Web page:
Jude Alexander, chief advancement officer at Appleby, says the reason a lot of families give is that they believe in what the school is doing as an institution as well as the impact their gifts will have on their own and future students. Founded in 1911, the school has an endowment of US$49 million.

While COVID-19 has had a significant financial impact on the Appleby community, Alexander says their focus has not been so much on large solicitations, but about keeping donors engaged. At the end of last fiscal year, while overall dollars dropped slightly, the number of donors actually increased.

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That aligns with how Canadians in general responded to the pandemic. According to the 2021 Giving Report from Canada Helps, overall giving declined by 10 per cent in 2020, dropping to 2016 levels at the same time that online giving accelerated at record rates. While Canadians give to a diverse range of causes, 23.80 per cent of donors gave to an educational charity last year.

“People wanted to support the school through a very tough time,” says Alexander. “Families that were not impacted by the pandemic economically understood the need to help support the rest of the community. It’s not that we were doing anything special, but we were clear and transparent with the message around need and the community responded.”

Appleby also has an engaged alumni community, including significant donors who have been very generous to the school. In recent years, Alexander says they have paid more attention to re-engaging younger alumni.

“The pandemic has started us moving much of what we do to the virtual world,” says Alexander. “We’ve seen significant growth within our alumni relations portfolio of reconnecting alumni and are finding new ways that would interest the young working professional to bring them back to the table and the school.”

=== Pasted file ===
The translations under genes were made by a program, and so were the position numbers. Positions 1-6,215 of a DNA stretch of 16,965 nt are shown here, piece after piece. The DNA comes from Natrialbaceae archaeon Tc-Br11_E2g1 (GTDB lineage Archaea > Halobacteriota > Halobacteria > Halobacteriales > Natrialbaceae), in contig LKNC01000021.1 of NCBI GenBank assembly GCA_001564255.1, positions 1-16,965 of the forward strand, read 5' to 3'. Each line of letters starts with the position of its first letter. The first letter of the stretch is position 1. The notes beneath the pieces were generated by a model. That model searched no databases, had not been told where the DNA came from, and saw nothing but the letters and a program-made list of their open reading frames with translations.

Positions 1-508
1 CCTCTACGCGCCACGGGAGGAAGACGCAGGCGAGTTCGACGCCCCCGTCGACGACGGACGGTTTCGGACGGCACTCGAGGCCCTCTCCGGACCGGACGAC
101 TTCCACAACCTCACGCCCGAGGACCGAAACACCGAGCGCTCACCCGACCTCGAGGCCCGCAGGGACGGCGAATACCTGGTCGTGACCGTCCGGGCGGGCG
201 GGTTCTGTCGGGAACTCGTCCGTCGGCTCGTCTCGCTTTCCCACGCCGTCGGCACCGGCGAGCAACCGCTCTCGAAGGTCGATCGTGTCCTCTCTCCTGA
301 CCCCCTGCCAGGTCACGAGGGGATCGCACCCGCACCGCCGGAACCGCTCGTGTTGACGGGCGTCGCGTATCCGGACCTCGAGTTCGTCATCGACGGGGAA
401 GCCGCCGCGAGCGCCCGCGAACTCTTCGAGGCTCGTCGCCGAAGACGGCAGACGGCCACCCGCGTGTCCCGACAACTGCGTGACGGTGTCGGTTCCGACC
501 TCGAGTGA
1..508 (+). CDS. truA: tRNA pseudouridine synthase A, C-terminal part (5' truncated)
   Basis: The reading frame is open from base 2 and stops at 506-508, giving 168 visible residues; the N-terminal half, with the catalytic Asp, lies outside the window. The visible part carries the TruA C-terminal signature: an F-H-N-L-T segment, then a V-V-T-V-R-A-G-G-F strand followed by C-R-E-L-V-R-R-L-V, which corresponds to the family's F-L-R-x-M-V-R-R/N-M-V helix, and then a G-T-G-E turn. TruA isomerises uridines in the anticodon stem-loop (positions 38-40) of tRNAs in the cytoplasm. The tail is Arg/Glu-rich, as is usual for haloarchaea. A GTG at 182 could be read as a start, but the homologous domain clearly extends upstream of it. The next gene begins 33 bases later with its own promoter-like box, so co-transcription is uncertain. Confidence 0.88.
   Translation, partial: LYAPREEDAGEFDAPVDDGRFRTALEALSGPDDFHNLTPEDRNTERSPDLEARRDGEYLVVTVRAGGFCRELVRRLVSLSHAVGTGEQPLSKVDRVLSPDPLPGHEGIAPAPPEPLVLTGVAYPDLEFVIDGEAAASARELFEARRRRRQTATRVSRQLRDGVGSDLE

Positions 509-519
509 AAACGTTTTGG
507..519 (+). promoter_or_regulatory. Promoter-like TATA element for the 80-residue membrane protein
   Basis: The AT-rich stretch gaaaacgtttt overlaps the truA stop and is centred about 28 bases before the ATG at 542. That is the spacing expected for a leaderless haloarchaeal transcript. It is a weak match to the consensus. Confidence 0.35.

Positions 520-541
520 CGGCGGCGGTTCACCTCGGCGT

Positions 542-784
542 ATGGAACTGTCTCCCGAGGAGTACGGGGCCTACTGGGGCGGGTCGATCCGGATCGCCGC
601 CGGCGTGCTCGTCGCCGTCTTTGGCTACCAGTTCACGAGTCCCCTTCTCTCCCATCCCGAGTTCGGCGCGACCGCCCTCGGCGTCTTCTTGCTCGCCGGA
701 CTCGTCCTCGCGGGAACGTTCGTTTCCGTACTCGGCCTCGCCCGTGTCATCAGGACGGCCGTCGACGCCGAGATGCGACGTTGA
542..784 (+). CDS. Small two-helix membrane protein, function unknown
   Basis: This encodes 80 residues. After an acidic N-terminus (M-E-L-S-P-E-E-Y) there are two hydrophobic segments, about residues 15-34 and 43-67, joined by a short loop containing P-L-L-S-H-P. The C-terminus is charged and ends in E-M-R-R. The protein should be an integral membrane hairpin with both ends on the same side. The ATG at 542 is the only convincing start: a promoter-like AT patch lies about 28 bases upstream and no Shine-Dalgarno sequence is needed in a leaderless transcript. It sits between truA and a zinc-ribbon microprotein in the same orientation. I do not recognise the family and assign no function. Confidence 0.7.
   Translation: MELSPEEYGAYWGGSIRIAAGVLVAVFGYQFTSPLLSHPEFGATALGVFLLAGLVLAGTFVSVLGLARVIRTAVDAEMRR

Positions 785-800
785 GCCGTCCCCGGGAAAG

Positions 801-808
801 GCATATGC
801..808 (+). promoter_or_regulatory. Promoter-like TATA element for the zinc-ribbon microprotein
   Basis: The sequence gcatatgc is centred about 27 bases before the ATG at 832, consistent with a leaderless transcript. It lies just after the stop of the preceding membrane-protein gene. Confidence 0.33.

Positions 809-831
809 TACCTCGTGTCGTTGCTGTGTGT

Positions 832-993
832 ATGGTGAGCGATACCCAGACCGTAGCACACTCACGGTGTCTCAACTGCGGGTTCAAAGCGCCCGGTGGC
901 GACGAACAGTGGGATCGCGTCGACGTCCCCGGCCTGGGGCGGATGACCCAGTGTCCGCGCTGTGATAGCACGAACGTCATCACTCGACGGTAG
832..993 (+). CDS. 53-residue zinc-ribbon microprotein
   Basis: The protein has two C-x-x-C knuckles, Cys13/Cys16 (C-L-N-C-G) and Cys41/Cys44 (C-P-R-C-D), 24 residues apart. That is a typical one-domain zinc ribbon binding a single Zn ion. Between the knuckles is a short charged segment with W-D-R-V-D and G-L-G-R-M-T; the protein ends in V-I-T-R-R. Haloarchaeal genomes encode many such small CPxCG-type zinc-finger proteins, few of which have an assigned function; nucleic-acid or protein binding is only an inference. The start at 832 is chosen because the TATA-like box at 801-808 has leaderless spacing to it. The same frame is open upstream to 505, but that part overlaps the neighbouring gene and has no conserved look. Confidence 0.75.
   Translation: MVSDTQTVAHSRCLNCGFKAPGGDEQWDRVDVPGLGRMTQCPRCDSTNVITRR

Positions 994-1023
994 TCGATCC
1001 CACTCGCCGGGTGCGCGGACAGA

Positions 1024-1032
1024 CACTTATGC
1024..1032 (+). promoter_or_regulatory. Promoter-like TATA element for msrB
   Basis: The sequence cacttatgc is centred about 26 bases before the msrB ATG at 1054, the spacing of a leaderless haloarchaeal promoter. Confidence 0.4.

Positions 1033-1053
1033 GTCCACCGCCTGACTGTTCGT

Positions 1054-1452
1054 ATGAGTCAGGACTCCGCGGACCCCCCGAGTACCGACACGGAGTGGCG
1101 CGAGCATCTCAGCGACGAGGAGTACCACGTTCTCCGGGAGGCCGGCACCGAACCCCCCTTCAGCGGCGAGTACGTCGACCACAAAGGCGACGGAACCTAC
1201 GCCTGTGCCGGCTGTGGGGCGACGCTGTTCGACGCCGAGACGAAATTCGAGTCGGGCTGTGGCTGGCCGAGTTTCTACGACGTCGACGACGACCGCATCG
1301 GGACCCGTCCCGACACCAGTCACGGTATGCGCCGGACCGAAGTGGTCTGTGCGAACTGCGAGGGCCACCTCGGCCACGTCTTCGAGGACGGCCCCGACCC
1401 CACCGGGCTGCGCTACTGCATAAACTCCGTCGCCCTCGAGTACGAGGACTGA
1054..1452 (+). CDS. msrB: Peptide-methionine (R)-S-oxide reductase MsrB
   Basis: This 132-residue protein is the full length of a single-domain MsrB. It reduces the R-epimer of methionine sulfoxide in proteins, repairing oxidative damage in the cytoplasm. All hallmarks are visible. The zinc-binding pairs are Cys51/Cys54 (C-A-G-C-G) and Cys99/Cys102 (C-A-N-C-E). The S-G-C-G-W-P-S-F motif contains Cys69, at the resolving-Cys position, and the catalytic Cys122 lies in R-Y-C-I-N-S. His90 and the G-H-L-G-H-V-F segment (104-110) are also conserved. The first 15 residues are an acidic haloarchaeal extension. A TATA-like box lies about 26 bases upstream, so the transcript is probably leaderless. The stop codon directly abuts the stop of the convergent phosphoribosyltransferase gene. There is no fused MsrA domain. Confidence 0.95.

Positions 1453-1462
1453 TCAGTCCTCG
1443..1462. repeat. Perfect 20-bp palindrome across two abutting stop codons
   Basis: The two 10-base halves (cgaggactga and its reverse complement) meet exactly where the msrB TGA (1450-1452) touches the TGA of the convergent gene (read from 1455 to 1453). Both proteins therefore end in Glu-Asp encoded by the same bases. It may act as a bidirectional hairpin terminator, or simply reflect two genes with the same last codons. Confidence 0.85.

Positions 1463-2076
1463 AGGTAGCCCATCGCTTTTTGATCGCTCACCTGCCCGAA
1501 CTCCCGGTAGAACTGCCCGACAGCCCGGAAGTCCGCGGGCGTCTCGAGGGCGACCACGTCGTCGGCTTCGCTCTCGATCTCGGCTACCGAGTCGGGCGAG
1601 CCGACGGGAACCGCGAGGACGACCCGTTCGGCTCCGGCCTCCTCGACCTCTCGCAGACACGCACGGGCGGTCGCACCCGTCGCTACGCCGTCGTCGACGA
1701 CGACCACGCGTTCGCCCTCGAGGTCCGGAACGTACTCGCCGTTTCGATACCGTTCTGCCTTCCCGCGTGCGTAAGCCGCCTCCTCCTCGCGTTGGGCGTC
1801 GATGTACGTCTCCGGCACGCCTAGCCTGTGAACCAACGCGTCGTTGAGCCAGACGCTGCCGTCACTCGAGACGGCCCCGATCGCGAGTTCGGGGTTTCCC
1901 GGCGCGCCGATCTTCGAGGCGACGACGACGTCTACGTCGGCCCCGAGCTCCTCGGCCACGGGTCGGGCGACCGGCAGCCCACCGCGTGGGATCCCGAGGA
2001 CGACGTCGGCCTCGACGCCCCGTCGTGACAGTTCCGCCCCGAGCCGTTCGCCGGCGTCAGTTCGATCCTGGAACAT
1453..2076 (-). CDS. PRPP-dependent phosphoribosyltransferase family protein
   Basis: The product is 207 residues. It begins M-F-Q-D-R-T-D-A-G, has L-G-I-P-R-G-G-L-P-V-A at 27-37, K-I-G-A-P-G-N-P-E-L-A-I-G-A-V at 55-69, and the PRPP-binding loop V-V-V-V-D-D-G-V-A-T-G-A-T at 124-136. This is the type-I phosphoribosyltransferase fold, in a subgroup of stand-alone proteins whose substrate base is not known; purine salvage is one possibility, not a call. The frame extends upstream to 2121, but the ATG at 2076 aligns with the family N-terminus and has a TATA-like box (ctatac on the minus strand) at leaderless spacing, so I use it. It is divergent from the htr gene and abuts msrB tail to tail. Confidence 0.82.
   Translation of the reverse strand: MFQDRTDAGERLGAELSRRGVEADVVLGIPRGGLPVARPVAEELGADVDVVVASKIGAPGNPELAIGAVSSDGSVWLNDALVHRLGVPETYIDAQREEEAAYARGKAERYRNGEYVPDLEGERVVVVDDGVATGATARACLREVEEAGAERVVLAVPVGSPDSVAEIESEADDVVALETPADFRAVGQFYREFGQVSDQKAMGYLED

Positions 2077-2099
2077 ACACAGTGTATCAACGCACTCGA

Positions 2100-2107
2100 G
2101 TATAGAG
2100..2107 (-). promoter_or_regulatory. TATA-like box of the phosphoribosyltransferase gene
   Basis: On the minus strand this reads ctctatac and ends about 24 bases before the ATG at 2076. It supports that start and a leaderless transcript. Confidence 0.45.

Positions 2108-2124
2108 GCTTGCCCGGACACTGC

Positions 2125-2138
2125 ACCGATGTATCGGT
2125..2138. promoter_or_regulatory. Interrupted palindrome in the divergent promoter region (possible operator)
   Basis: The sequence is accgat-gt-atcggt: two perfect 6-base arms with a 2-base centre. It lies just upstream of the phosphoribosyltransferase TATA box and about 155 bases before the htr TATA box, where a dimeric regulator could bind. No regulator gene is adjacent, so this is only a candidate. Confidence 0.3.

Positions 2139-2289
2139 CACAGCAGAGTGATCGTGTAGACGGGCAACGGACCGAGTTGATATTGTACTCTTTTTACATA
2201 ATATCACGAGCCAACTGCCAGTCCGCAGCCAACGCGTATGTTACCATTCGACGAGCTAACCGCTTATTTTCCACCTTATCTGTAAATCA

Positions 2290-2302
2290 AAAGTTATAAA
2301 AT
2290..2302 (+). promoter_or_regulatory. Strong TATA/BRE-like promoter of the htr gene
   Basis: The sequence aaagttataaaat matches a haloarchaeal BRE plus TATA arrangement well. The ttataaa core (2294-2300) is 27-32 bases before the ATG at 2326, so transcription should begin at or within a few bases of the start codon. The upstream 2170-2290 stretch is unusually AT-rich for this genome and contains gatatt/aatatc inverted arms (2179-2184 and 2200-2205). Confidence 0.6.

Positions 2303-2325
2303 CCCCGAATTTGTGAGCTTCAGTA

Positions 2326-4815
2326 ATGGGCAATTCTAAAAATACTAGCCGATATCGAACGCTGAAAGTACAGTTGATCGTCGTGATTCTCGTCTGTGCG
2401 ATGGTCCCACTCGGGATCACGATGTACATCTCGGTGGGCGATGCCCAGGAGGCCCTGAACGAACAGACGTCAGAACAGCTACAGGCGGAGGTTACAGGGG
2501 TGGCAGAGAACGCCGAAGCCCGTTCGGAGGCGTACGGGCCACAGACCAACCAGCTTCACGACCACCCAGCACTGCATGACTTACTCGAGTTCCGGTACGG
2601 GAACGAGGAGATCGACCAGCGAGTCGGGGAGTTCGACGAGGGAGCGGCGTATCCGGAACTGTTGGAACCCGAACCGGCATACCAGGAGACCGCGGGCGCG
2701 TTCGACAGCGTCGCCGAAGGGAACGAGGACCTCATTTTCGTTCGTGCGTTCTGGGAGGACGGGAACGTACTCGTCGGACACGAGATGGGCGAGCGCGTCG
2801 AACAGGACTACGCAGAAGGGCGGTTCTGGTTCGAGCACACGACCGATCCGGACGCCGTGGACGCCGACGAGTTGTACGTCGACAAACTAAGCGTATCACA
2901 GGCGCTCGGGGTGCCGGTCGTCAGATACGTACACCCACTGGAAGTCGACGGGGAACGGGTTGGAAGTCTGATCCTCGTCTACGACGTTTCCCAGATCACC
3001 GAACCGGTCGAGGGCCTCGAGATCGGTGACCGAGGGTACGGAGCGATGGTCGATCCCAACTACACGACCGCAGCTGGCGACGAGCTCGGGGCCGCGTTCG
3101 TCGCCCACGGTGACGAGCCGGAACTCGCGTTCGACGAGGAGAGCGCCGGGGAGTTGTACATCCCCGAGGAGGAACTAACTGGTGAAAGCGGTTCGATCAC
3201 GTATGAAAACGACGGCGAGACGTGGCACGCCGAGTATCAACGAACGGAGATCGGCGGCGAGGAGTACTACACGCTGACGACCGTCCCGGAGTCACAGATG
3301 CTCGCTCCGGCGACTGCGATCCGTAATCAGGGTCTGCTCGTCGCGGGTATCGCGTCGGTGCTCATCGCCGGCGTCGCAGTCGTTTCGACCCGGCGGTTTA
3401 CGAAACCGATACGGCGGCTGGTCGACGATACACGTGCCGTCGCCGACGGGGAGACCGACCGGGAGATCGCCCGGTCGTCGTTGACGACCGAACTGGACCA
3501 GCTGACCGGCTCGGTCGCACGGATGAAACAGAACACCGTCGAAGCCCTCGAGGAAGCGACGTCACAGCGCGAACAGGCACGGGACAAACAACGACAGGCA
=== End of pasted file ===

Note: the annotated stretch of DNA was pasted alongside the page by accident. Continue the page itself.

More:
Appleby made it easier for donors to give by launching a U.S. online giving platform for parents and alumni living in the United States. The school recently added a Britain-based giving option enabling donors to get a British tax receipt, as well as adding a third option, Union Pay, for families in China who want to donate to Appleby from their Chinese bank accounts.

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“We’re going to do everything we can to stay connected, particularly with our international communities, continuing to build those relationships and frankly ask for donations if we feel the timing is right,” says Alexander. “For the time being, Zoom is our best friend, not solely from a fundraising perspective, but even from a stewardship side of things.

“Finding ways to be creative and make it as easy as possible for a family to donate is really important for us,” says Alexander. “We tend to get a lot of credit for the work we’ve done, but if it weren’t for the community stepping up, we certainly wouldn’t have seen so much success.”